The Shack: Beauty Amidst Pain

Author: Rachel Mannix

Picture: Damaris

The Shack: Beauty Amidst Pain

William Paul Young, the author of The Shack, has hailed the film version as one of the best book to film adaptations he has seen. Given that the nature of these two art forms are so different, it is quite a feat for the crafter of the prose to give such high praise of its visual counterpart.

This does not mean that everyone who loved the book will feel the same. I found the screenplay a little basic and obvious at times, which I imagine is not true of the original work, and something some viewers may find off-putting. This is probably also due to the ‘Americanism’ of the dialogue. However, this is my only criticism of the film.

What is done so successfully and beautifully is bringing to life the other-worldly paradise in which Mackenzie Phillips (Sam Worthington) has an experience of God. After a devastating incident shakes his whole family, Mack receives an unmarked, unaddressed letter inviting him to return to the place inextricably linked with his grief.

At the shack, he expects to meet the one who wronged him but instead is greeted, by name, by a middle-eastern carpenter (Avraham Aviv Alush) who leads him to an idyllic lakeside dwelling. Here he meets Papa (Octavia Spencer) and Sarayu (Sumire Matsubara).

“The Place We Get Stuck”

The author explains that the shack is a metaphor for “the house you build out of your own pain”. It is the place we get stuck on our journey with the Lord and Mack’s week with the three persons of the Trinity is a passage of revisiting past hurt and re-learning who he understood God to be.

Each phase of the film offers an insight into the steps of healing the heart and exploring themes of forgiveness, judgement, unconditional love and flourishing. The journey is fluidly woven together through clever allusions to scripture and biblical imagery.

These key concepts of the Christian faith are portrayed through the lens of the infinite goodness of God.

It can be easy to say ‘God is good’ and not really grasp the depth and power of that statement. The Shack firmly establishes the tender, gentle kindness and  relentless love God has for His children, which, sadly, seems lost on so many today.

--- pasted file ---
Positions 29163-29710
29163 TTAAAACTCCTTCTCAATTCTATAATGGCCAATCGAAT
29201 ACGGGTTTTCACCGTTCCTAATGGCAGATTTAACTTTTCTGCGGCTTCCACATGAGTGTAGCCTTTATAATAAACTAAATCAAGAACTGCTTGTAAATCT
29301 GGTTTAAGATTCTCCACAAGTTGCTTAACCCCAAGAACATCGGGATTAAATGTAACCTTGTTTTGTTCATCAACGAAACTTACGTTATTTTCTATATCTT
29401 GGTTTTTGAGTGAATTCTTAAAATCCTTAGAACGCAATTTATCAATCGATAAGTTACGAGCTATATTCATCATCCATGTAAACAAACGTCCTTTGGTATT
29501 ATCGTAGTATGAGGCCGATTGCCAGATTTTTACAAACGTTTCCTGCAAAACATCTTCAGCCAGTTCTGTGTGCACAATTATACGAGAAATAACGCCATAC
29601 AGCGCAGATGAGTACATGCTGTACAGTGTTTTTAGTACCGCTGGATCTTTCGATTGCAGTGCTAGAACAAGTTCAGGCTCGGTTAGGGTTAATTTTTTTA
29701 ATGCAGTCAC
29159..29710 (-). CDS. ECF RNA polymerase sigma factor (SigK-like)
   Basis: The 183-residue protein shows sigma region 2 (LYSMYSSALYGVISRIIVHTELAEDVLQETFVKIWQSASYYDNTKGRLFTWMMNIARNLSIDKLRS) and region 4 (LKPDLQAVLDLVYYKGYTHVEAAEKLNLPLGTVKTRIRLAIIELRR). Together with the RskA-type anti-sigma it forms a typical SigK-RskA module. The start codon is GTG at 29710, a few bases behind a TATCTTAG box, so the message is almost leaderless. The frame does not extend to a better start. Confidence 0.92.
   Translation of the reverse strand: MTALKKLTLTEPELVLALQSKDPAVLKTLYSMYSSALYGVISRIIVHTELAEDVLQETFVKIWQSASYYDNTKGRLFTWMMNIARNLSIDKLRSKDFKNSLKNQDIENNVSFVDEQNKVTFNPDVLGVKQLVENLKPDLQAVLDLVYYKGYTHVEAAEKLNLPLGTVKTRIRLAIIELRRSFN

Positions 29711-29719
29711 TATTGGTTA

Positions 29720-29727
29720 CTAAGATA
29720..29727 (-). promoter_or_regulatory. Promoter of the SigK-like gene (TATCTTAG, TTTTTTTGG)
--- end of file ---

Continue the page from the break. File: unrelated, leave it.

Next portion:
Relationship Above Religion

The Shack shows clearly that God desires to be in relationship with His creation. It is at the forefront of Mack’s conversations with the Trinity.  Paul Young has been criticised for rejecting religious institutions, but I believe this misses the entire point.

There is undoubtedly a place for the Church and there is no dismissal of organised religion per se. However, the focus here is that, without relationship, there is no church, only doctrines.

It is an encouragement to go back to prayer and to let God know you intimately so that He can heal you and bring you to the fullness of joy by knowing Him. Only then can we go out and build community with others, which is what it means to be an authentic, relational Church.

Encountering God

The personification of the Trinity in The Shack moved me deeply. It left me with an even greater desire to seek God in every moment and reflect on my relationship with Father, Son and Holy Spirit separately and simultaneously.

The beauty of the message also means I can confidently promote the film amongst non-Christian friends and lead into conversations about encountering God.

I would recommend a box of tissues and to embrace the highly embarrassing and inevitable weeping. Don’t worry, though: the whole room will be crying with you.

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